Chemical Forums

Please login or register.

Login with username, password and session length

Sponsored links

Pages: 1 2 [3]   Go Down

Author Topic: Problem of the Week - 10/26/09  (Read 8916 times)

0 Members and 1 Guest are viewing this topic.

Heory

  • Full Member
  • ****
  • Mole Snacks: +17/-2
  • Offline Offline
  • Posts: 175
Re: Problem of the Week - 10/26/09
« Reply #30 on: October 31, 2009, 04:03:51 AM »

 :)
Logged

azmanam

  • Chemist
  • Sr. Member
  • *
  • Mole Snacks: +158/-24
  • Offline Offline
  • Posts: 1408
  • Mediocrity is a handrail -Charles Louis d'Secondat
Re: Problem of the Week - 10/26/09
« Reply #31 on: October 31, 2009, 04:38:05 AM »

There is certainly a lot of functionality in this system.  I'd wager the acetal is definitely the fastest process based on relative nucleophilicity of alcohols over alkenes.  From there, the 6-membered transition state in the Prins rxn[1] is fast due to proximity.  The pinacol[2] (good job on the naming, btw) occurs based on the chair geometry of the THP.  I believe only the alkyl group has sufficient overlap with the p-orbital to migrate.  While there is a lot of functionality, Overman sure tames it well, as the product is isolated in near 80% yield as a single isomer.[3]

The Prins-Pinacol is a recurring theme in the Overman lab, as they have numerous papers on the subject[4].  It is certainly a powerful too for building significant molecular complexity (3 new stereocenters and a new ring) on their way to Briarellin E.  Well done.

[1] http://www.organic-chemistry.org/namedreactions/prins-reaction.shtm
[2] http://www.organic-chemistry.org/namedreactions/pinacol-rearrangement.shtm
[3] http://dx.doi.org/10.1021/ja035445c (comm)
     http://dx.doi.org/10.1021/jo9010156 (full paper)
[4] for example:
     http://dx.doi.org/10.1021/jo0522862
     http://dx.doi.org/10.1021/jo034982c
Logged
Knowing why you got a question wrong is better than knowing that you got a question right.

Heory

  • Full Member
  • ****
  • Mole Snacks: +17/-2
  • Offline Offline
  • Posts: 175
Re: Problem of the Week - 10/26/09
« Reply #32 on: October 31, 2009, 04:48:05 AM »

finally work it out! But it's quite a hard work for me to predict the product without any hints. How great overmann's idea is!
Logged

Heory

  • Full Member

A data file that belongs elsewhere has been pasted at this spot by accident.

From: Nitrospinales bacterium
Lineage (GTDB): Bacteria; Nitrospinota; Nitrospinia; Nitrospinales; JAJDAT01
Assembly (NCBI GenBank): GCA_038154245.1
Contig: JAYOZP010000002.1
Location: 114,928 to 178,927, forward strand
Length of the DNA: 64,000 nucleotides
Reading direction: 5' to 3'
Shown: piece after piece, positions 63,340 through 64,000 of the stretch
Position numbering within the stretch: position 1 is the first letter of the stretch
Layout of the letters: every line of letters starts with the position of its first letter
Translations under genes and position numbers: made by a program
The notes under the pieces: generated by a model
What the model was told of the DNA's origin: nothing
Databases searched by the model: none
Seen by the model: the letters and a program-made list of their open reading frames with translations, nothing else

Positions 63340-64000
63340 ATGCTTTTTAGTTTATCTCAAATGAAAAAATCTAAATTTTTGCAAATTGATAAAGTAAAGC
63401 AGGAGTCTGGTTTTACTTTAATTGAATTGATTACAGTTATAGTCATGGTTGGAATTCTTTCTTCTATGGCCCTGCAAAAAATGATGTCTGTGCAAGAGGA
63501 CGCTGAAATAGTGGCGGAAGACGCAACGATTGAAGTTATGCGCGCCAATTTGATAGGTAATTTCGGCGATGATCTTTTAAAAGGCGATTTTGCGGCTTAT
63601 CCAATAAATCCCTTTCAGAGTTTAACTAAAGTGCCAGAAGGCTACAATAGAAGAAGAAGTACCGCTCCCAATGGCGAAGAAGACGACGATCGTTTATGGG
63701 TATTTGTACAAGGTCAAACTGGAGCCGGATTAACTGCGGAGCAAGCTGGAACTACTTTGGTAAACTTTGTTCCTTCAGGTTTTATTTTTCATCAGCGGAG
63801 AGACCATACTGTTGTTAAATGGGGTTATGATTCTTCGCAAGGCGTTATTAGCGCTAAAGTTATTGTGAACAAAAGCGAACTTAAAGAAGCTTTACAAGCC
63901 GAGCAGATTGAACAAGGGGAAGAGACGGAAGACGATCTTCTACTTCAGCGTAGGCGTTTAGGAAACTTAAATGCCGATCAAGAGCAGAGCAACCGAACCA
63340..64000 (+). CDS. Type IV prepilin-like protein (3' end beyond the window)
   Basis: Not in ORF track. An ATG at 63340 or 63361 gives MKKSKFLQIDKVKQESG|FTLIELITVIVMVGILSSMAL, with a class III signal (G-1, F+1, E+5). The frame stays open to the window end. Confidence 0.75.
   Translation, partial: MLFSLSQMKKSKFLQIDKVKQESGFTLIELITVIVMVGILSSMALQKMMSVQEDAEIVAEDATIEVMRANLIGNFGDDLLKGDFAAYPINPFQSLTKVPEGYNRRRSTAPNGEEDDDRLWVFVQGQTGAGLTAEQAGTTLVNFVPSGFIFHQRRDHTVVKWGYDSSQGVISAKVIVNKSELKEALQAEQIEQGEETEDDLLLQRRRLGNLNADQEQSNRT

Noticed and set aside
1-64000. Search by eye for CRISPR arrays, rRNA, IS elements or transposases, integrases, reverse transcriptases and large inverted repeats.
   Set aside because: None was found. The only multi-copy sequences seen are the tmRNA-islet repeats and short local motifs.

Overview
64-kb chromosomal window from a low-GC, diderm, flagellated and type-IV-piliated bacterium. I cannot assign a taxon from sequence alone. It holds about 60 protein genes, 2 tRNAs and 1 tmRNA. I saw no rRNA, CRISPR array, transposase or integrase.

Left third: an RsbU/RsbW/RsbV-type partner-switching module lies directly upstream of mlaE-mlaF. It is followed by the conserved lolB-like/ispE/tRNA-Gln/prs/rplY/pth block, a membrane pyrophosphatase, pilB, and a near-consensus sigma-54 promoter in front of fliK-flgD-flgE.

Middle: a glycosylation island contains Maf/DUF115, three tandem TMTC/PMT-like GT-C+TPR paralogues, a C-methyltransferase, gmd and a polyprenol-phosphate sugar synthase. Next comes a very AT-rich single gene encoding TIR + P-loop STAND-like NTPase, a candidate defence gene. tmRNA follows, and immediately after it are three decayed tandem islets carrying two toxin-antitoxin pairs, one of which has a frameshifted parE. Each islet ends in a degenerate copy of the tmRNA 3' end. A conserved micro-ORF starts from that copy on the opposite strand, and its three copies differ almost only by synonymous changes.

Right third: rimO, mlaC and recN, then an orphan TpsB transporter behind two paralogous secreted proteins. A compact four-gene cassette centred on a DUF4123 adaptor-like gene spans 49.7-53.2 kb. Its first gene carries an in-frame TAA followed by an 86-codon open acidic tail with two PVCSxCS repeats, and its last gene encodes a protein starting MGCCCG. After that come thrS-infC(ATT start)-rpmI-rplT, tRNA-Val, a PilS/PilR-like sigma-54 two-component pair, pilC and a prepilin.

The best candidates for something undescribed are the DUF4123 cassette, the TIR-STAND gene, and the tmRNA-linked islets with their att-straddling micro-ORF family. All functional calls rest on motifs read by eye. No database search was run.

• ****
  • Mole Snacks: +17/-2
  • Offline Offline
  • Posts: 175
Re: Problem of the Week - 10/26/09
« Reply #33 on: October 31, 2009, 08:02:08 PM »

BTW, I just started to learn organosilicon in my advanced organic chemistry class, and just after class this problem happened to occur to me, which made me itch for a reaction related to the silyl groups. However, the C≡C-TMS groups didn't react, so I get the concept that C≡C-TMS is not so active as C=C-TMS, which usually acts as a nucleophilic reagent.
I still have some doubt. When the alcohol OH bound to BF3, which weakened the B-F bond and released F- (in equilibration), why wasn't the protected alkyne or the hydroxyl deprotected? As we know, Si-F bond is one of the most strongest sigma bond. On the other hand, the resulted water would react with BF3 thus leading to the formation of HF and B(OH)3, which undoubtedly would not only make the two groups deprotected but also destroy the catalyst of the reaction. But it seems that water was not removed from the reaction system, why?
Logged

Ulfsaar

  • Regular Member
  • ***
  • Mole Snacks: +2/-0
  • Offline Offline
  • Posts: 26
Re: Problem of the Week - 10/26/09
« Reply #34 on: November 01, 2009, 01:14:02 AM »

But why does the tow hydroxyl group only one can take part in the reaction?
Logged

Heory

  • Full Member
  • ****
  • Mole Snacks: +17/-2
  • Offline Offline
  • Posts: 175
Re: Problem of the Week - 10/26/09
« Reply #35 on: November 03, 2009, 02:33:42 AM »

azmanam, could you please answer my questions? Thanks very much.
Logged

azmanam

  • Chemist
  • Sr. Member
  • *
  • Mole Snacks: +158/-24
  • Offline Offline
  • Posts: 1408
  • Mediocrity is a handrail -Charles Louis d'Secondat
Re: Problem of the Week - 10/26/09
« Reply #36 on: November 03, 2009, 02:45:34 PM »

re: heory, I don't have a great answer to your question, but I would not expect the equilibrium with F- to be very favorable.  We don't usually think of F- as a leaving group, at least not in the same way we think of Cl- or Br- or I- as leaving groups. 

Also of interest, I copied the question from Evans' problem database.  In Overman's actual papers, though, the published route uses tin tetrachloride.  so maybe sometime between the posting of the question to the database and the publication they did encounter such problems.  They also preform the acetal with PPTS and MgSO4 (to soak up the water), so the actual prins/pinacol pathway maintains anhydrous conditions.  I think your comments are quite insightful, but Overman does not seem to expand on the point much in either the comm or the full paper.

re: ulfsaar, I don't know.  You can form a diffrent 6-membered TS with the other olefin to give a tertiary carbocation... maybe sterics of that TS preclude that pathway.  Interesting question I don't have a good answer for off the top of my head.
Logged
Knowing why you got a question wrong is better than knowing that you got a question right.
Pages: 1 2 [3]   Go Up
 

Mitch Andre Garcia's Chemical Forums 2003-Present.

Page created in 0.953 seconds with 24 queries.